In about a month, the Polk County School District will be switching to a new private sector method of filling classrooms with substitute teachers.
In early March, the function now being handled by the district, will be handed over to Kelly Educational Services. Kelly will be responsible for recruiting new substitutes for outlying schools with a problem keeping classrooms staffed; keeping track of substitutes and paying them — all functions now being done by the District’s Human Resources Department.
Under the school district, the placement of substitutes is handled via an automated system, which Kelly also will use, said Kelly spokeswoman Celia Archambault. Archambault told the school board at the Jan. 28 meeting in Davenport, that there presently were 1,443 substitutes making the transition to Kelly Services, of which 899 already had been trained in the new Kelly procedures.
She also said Kelly had targeted some 2,000 part-time fill-in teachers to see that Polk school classes were staffed by teachers, not paraprofessionals, as is sometimes the case now, particularly in outlying schools like those in the Poinciana and Frostproof areas.
“We hope to find teachers who are either in that vicinity or are willing to go to those schools,” she explained.
Earlier this year, principals from some of Polk’s more rural schools had complained to the school board that they were having to take paraprofessionals from their classroom-assisting jobs to substitute for absent teachers.
One segment of potential substitute teachers Kelly plans to reach out to, according to earlier reports, are retired Polk teachers who have just recently given up their classrooms. Under existing regulations, a recently retired classroom teacher cannot be immediately hired by the district as a substitute. Kelly taking over the substitute system alleviates that issue because subs become Kelly employees and are not directly hired by the school system.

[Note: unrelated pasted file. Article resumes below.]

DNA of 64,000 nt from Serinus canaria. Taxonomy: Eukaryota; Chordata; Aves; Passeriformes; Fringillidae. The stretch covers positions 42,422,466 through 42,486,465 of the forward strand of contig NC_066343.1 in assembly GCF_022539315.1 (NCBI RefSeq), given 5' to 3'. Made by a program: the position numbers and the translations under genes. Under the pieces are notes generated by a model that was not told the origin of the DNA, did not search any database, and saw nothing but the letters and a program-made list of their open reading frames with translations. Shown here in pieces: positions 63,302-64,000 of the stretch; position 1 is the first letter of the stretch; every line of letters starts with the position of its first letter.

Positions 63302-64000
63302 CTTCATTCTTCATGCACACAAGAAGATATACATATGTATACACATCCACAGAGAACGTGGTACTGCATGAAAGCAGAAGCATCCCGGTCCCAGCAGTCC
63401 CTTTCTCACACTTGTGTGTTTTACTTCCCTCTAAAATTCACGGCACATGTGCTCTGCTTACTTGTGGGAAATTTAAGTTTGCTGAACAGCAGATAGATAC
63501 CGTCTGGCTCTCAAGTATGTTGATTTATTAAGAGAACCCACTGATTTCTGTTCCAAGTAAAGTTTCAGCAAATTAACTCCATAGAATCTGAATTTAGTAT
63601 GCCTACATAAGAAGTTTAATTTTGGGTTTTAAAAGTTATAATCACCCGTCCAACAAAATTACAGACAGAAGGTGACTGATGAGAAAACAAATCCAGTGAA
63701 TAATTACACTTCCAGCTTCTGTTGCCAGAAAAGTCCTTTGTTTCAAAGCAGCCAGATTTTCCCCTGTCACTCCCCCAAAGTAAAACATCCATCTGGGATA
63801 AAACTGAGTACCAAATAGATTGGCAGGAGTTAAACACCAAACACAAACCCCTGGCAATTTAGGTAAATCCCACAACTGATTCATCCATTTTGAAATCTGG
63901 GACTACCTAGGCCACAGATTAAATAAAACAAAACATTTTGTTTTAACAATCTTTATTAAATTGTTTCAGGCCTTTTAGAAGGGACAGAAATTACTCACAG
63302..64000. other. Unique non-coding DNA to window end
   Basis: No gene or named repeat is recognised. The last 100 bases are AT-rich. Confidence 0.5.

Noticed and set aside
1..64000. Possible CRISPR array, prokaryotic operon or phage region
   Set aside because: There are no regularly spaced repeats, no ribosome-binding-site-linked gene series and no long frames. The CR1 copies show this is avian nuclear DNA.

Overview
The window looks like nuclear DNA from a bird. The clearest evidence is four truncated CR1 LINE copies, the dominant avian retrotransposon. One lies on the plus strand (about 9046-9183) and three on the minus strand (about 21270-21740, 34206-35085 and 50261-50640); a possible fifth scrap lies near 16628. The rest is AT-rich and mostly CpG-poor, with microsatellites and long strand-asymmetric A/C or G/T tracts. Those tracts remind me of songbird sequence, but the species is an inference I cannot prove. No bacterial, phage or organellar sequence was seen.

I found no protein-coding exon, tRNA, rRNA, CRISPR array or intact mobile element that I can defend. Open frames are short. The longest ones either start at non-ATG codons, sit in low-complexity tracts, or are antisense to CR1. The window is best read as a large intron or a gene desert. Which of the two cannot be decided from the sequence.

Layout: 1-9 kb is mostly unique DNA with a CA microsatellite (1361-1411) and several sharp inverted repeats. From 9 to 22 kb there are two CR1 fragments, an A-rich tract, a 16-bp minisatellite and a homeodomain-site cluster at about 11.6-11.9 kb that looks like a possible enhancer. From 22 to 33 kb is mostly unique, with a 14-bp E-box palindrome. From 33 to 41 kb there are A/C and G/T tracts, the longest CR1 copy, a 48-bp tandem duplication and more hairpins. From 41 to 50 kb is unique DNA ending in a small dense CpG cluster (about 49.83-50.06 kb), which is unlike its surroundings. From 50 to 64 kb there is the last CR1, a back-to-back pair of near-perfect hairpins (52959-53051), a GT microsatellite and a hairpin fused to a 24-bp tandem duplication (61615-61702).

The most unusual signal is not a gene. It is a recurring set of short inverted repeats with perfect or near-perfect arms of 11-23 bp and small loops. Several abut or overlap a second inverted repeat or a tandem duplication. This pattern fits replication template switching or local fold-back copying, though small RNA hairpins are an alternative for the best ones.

Under the new system, Kelly also will perform background investigations on potential substitute teachers as well as vetting their educational backgrounds. Archambault also told board members that Kelly subs will be paid weekly and by day units at the existing $80 a day wage. She also said those subs who work more than 30 hours per week will qualify for health insurance under Kelly which was one reason the board opted to out-source the whole substitute teacher program.
“Medical insurance will be offered to those subs who want to work 30 hours or more,” Archambault explained. The school district is self-insured and was concerned that the 30-hour rule would up the number of insurees, and hike their costs.
One concern voiced by Board Member Debra Wright is the deportment of substitutes in the classroom. “I am concerned about behaviors,” she said. “We want to make sure our subs have the same qualities our teachers do. I have seen some things I was not happy about.”
“If we have poor subs now,” added Board Member Tim Harris, “We don’t want them back in our classrooms.”
Archambault explained that Kelly subs are trained not only in classroom teaching protocols,but on the proper treatment of students and their own behavior.
“We want to give you quality people,” she added, “And some who have gone through the transition training didn’t make it. We are making sure they all get the coaching they need.”
Wright also asked how Kelly would handle “last-minute needs.”
“Our people will be required to be at the school within one hour of the time they are notified. But, we must have time to notify a sub they are needed and get them to the classroom.”
She also said that Kelly was meeting with school administrators this week to outline procedures that will streamline the substitute system and make sure classrooms are staffed.
She further told the board that Kelly’s operations center opens at 5:30 a.m. and that should be ample time to find a substitute if a call comes in at the last minute.
Some schools, including Bartow High School for example, have what the district refers to as pilot subs — substitutes who work solely for one school. Harris asked what their status would be, to which Superintendent of Schools Kathryn LeRoy said, “Their status stays the same. They will stay where they are, and they will just be paid by Kelly now, not us.”
No fixed cost for Kelly’s services was discussed at the January meeting, but earlier discussion indicated it could cost as much as $718,000.